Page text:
This is Week 9 of the high school football season, normally the time of year for slide rulers, calculators, mathematicians and prognosticators rule the roost. Schools and fans try and guess whether kids will be playing playoff football, and what has to happen or not happen for that to become a reality.
Friday’s games themselves can be controlled, at least by players’ and coaches’ actions. The rest, of course, is up to numbers, math and other teams’ results.
But this year, the already-blurred lines between whether a given team will play in the postseason or turn in uniforms are even fuzzier. Most schools, fans, coaches and kids who would normally try and hypothesize scenarios for the next two weeks are stuck.
The new AIA/MaxPreps.com power rankings formulas aren’t completely known publicly. It means a shortage of concrete numbers and equations make accurate projecting nearly impossible for those on the “bubble” of being among the top 16 spots in the five divisions (Division VI playoffs begin this week).
East Valley schools on that proverbial postseason “bubble” heading into Week 9 — Chaparral and Notre Dame in Division II, Tempe in Div. III and San Tan Foothills in Div. V — know they need a win (or two) to get in, but even that’s a mystery.
“I’m sure more than a few coaches aren’t eating or sleeping well,” said San Tan Foothills coach Rodger Schenks, who noted one if his assistants is a big statistics fan but has had extra free time lately.
The school which could be most interested is Tempe in Div. III, given the Buffaloes went from 0-10 in 2010 and 1-9 in 2011 to a 6-2 record entering this week’s difficult matchup against Seton Catholic.
Though Seton and Maricopa make for a difficult ending to the regular season for the No. 13-ranked Buffaloes, coach Brian Walker made no mystery about his approach.
“If I hear any of the kids say anything, it’s extra conditioning,” he said.
“We can’t pay attention to that. We have to worry about Seton Catholic, that’s enough to worry about.
We haven’t been in this situation, so our approach is the same. Let’s go out and win a football game.
We can sit around and try that (number-crunching) but why? The minute we start looking ahead we’re going to spring leaks.”
Others in similar situations are trying anyway. Despite hopes of not needing to repeat 2011 to make the Division II playoffs, Notre Dame — which started 2-4 in 2011, won four consecutive wins and received some help to get into the playoffs, then reached the quarterfinals — is currently No. 17 at 4-4 with games against McClintock and Horizon to end the season.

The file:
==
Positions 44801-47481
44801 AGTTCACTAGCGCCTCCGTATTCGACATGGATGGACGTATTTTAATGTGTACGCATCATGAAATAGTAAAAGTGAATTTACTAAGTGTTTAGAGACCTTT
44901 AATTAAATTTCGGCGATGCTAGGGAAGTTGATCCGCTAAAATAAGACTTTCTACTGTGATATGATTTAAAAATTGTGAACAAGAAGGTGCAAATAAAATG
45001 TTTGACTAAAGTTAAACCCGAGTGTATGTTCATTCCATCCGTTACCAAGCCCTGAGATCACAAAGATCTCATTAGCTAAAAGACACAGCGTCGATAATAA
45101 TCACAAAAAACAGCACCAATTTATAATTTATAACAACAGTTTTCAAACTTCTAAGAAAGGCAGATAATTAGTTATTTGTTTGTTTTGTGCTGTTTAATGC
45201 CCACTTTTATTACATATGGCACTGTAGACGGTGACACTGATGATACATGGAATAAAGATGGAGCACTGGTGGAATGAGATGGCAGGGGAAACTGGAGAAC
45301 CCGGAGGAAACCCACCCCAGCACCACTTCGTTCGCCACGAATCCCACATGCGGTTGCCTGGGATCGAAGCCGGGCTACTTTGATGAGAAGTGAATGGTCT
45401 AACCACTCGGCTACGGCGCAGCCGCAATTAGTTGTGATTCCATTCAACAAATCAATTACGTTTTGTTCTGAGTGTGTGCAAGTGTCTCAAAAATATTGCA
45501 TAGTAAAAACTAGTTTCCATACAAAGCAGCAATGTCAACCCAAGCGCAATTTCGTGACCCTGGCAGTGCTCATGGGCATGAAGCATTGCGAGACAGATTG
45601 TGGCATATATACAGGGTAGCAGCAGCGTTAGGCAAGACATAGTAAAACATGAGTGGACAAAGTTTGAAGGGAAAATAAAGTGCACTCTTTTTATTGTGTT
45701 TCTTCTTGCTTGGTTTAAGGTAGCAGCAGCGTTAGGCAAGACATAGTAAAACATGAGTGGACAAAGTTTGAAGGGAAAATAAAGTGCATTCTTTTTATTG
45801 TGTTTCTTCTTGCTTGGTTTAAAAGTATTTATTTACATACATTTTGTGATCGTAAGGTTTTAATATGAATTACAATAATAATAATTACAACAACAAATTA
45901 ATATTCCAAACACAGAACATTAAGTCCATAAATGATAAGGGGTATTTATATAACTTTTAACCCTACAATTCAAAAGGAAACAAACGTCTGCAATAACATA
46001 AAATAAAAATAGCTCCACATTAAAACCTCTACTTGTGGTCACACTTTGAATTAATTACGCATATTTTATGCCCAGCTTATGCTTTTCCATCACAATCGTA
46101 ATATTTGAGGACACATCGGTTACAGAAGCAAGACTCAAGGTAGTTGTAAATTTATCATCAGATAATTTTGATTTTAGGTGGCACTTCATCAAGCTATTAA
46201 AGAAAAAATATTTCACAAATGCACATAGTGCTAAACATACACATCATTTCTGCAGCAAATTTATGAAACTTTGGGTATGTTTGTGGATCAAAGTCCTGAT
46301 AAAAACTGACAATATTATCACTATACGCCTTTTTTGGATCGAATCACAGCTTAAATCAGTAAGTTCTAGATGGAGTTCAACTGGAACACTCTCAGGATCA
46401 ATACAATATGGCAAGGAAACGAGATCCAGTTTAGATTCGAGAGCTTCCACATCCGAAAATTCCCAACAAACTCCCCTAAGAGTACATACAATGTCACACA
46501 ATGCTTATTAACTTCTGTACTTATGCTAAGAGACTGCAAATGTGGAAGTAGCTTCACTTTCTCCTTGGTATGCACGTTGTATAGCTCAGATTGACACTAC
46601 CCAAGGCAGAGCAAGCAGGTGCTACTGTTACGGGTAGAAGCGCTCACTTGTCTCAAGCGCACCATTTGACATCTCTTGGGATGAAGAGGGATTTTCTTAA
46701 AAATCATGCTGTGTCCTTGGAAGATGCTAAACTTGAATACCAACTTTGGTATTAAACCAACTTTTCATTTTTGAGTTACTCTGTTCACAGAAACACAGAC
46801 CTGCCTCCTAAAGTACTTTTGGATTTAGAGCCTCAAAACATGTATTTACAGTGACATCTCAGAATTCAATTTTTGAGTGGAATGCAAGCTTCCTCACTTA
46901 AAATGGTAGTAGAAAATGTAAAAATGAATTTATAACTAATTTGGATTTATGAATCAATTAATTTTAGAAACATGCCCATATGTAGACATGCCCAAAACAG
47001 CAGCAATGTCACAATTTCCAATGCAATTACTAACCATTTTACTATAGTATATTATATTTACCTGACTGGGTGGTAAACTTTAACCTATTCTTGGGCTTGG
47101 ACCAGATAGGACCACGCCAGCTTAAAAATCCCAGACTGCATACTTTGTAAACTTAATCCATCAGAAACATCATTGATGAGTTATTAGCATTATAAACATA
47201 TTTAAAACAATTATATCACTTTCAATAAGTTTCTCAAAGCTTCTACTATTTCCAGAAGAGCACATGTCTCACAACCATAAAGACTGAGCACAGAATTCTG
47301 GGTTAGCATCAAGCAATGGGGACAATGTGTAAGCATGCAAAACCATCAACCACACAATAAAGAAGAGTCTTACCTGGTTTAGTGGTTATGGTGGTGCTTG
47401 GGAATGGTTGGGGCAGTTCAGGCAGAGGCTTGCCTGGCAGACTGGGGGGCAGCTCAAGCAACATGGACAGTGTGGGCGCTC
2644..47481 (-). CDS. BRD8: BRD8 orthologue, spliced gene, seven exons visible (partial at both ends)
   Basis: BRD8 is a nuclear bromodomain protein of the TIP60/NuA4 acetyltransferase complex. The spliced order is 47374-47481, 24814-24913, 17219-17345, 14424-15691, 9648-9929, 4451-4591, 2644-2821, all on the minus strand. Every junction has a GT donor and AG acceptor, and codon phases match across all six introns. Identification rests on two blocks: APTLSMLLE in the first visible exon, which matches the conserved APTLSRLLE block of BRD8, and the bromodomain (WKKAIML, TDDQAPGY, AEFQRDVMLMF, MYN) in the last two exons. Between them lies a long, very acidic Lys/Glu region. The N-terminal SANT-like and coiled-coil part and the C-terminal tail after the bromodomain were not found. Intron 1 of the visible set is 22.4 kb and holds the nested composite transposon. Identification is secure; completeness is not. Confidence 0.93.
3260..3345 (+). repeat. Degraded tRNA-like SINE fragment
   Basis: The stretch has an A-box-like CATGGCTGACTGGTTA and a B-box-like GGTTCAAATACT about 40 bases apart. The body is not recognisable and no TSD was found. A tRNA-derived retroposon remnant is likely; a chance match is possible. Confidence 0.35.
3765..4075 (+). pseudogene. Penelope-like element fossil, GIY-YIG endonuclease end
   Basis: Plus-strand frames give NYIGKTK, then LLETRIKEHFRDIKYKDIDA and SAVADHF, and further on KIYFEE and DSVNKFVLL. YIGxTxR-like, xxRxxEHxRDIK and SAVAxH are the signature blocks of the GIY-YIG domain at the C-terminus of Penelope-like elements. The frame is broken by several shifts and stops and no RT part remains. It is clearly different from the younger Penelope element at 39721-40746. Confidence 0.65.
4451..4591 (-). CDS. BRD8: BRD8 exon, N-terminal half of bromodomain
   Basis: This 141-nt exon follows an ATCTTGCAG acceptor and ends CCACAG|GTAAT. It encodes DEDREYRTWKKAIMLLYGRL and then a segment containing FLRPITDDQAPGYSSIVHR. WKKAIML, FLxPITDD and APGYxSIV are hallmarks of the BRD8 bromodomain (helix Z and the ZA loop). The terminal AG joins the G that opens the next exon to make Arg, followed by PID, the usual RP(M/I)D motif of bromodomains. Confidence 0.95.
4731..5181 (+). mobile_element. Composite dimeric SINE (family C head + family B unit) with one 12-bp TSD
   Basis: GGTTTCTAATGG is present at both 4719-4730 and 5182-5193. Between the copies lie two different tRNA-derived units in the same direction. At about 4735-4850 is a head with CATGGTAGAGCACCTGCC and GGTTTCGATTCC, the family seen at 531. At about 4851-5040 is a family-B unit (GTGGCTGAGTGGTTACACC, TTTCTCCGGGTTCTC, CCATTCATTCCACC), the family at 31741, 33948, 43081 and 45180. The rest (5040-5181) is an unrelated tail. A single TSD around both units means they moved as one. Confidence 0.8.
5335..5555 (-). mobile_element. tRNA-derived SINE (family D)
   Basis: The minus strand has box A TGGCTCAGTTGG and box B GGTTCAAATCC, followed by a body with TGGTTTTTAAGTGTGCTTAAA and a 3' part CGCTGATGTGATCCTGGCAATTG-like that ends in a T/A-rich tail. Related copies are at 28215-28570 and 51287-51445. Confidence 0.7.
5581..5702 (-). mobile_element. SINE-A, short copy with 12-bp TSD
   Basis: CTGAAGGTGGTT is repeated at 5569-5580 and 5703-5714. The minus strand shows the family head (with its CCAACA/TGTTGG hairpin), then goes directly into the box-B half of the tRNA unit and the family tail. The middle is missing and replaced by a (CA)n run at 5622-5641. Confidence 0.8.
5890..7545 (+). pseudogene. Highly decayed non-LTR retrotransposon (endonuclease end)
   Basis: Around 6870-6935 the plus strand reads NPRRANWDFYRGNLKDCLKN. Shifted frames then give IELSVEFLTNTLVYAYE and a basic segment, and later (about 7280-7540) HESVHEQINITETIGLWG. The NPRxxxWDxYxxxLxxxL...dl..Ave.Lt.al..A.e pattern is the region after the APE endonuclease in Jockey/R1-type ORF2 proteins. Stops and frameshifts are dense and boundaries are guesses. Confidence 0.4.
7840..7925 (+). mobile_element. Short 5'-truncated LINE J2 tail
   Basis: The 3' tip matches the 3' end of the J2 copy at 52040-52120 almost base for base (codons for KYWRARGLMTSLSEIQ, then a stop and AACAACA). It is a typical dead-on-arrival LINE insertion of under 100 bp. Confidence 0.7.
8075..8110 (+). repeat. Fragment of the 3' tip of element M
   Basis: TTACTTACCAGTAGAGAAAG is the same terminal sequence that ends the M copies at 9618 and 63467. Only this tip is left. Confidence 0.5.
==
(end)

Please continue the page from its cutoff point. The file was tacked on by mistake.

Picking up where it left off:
Under the previous power point system the Saints were No. 20 at this point last season. A schedule featuring Hamilton, Marcos de Niza, Desert Mountain and Chaparral has been daunting, but coach Gary Gregory doesn’t believe the Saints deserve a playoff spot at 5-5.
“Obviously we know we have to win out, that’s a given,” he said. “My opinion is (we) have to win out or don’t deserve it. Things are playing out eerily the same. It looks like we’re in a better spot than last time, so I won’t knock the rankings until they knock us out if we’re 6-4.”
Nearby Chaparral (No. 12 at 5-3 in Div. II) has been in must-win mode since losing to Desert Mountain in Week 4. It’s a different scene for the Firebirds given their place as top-3 seed and three-time defending state champions (Div. II and 5A-II). With Horizon and Saguaro left to play, the Firebirds, who’ve won four consecutive games, might need to go 2-0 to stay in the top 16. Or they could go 1-1 and possibly still get in.
“It’s the biggest game of the year,” coach Dave Huffine said. “With where we are, it has to be.”
Schenks’ squad sits at No. 16 with games against Div. V powerhouses Tempe Prep and at Yuma Catholic to end the season.
Despite the help they’ll get in strength of schedule by playing these two teams who are ahead of them in the rankings even in a loss, the Sabercats know at least a 1-1 finish for these two games is the likely scenario needed to stay in the loop.
“Likely,” “guesstimate” and “looks like” were popular buzzwords this week.
That’s because nobody knows, but now very few are even trying to guess.
“By this point you could put it all together and have a feel for where you’re at, especially after Week 9 you can identify where you’ll be,” Huffine said. “I don’t think anybody has any idea and can give an answer. It’s kind of sad to put everything on the line from a season and program standpoint and not be able to tell the kids what’s going to happen, win or lose.”
Mark Heller is the East Valley Tribune sports editor. He can be reached at email@example.com or (480) 898-6576.